The most recent book I received from Bethany House Publishers as part of their blogger review program is called Relentless Pursuit by Ken Gire. It jumped out to me from among the titles available because of its subtitle: God’s love of outsiders, including the outsider in all of us. Especially since our move, but really always, I have struggled with feeling like I have a niche, and so I was interested in reading this author’s take on how to deal with those feelings of being an “other.”
I have to say, Bethany House hits the nail on the head with covers. I loved what I found when I opened the mailer it came in and couldn’t wait to dive in!
The prologue intrigued me, as it hinted at the author’s own struggles with feeling left out and different, but the first chapter found my eyes glazing over a bit as he delved into a somewhat literary and academic analysis of the poem “The Hound of Heaven” by Francis Thompson. I’m all about some literary analysis and poetry, but it was not what I expected from this book, nor did it seem to fit the bill of what I was looking for.
However, after that, the book picked up for me. I normally skim over the study questions at the end of chapters in Christian lifestyle books, but the ones in Relentless Pursuit were well-written and particularly relevant to the preceding chapter, so I found myself underlining many of them for further contemplation. And the literary and philosophical references in the rest of the book were wonderful, introducing me to some authors I had never heard of but now want to explore and providing me with some beautifully thought-out definitions for a life of faith.
Though I was into the premise of the book, I found the execution to be a bit pat. I wanted either deeper exploration of the biblical nature of God’s love for the outsider or a more nuanced depiction of the author’s life story (more of a memoir). Instead, I found both of these elements lacking: the “God stuff” was mostly vague and not detailed, and the personal recollections were scattered and didn’t really show me how the author had come to believe so deeply as he does. I also struggled with the precise definition of “outside.” It felt like the term was used throughout the book to mean one of several different things, and “outsider” was applied to both people literally outside of some group or another AND those of us who just feel like outsiders. All of the above are valid, of course, but I wanted a more concise use of the term. All in all, though, if I hadn’t been enjoying the book for the most part, I wouldn’t have cared that these bits felt shallow.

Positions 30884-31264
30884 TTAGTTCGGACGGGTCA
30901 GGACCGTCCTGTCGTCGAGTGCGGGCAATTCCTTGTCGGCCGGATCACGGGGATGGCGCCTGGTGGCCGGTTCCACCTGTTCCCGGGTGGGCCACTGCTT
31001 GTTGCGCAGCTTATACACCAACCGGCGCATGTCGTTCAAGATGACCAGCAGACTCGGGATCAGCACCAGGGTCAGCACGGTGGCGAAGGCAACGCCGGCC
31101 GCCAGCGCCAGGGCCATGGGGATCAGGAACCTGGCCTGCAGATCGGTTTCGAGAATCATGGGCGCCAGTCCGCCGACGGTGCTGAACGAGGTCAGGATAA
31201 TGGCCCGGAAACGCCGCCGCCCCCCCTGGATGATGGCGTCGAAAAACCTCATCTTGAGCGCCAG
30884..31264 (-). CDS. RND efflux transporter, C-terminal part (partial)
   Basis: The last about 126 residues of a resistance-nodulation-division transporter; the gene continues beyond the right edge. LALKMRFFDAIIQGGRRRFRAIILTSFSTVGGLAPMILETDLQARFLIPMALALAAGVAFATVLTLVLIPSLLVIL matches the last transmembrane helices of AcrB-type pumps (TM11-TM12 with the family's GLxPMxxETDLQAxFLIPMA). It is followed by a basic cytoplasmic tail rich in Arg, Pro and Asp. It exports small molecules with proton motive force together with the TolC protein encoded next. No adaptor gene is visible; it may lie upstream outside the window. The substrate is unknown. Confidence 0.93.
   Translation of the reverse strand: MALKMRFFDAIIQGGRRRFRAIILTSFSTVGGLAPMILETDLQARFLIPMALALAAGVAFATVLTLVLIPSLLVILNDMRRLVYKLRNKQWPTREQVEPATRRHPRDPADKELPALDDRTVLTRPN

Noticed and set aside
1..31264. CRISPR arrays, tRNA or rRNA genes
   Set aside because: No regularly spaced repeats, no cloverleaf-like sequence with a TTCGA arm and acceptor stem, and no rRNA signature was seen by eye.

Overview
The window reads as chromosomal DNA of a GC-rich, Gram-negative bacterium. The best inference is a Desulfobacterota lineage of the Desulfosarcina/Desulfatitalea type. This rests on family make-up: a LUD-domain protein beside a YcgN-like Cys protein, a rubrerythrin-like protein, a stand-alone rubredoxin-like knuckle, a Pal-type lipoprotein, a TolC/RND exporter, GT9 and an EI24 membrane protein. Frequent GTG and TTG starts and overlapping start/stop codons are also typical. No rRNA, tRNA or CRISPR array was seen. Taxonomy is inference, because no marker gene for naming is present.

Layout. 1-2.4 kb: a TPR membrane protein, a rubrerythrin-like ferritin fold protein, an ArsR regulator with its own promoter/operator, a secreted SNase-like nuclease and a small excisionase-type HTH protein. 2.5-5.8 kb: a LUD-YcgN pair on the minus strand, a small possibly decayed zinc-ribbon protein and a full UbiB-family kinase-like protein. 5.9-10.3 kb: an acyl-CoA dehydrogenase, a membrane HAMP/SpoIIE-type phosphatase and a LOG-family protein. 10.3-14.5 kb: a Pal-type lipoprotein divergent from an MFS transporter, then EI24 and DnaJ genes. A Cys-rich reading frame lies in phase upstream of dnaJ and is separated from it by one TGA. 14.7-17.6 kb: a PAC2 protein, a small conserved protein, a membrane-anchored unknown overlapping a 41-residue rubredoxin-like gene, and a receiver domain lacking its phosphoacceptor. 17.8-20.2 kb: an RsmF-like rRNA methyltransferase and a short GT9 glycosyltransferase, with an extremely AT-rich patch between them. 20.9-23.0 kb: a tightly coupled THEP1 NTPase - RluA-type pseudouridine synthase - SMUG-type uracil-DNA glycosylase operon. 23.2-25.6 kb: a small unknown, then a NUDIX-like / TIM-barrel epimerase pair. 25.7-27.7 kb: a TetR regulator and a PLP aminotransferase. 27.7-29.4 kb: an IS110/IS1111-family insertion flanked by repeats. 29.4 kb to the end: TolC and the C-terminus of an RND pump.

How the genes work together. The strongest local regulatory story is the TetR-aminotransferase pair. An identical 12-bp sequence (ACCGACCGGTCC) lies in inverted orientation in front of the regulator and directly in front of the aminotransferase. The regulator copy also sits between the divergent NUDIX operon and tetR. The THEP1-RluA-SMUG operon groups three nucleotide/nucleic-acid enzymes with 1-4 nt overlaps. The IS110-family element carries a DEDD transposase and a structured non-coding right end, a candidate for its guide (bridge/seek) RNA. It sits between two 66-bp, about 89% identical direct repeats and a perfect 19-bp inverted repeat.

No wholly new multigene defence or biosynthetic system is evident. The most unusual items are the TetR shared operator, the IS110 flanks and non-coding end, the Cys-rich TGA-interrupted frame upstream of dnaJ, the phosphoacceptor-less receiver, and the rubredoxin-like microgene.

Throughout the book, I gleaned bits of wisdom and particularly apt turns of phrase that I’m looking forward to considering as I continue my walk of faith. But I unfortunately don’t feel any more convinced of God’s love for the outsider than I did before reading Relentless Pursuit, and this is coming from someone who already knows and believes that to be true. It seems like this book was written more for those who are “inside” but struggle with feeling like they’re not accepted. I can’t imagine what takeaway someone of another faith might have from this book, and that seems to betray its purpose. I’d share this book only in a setting where there could be open discussion about it, or with someone else like me who enjoys adding new thoughts to their repertoire.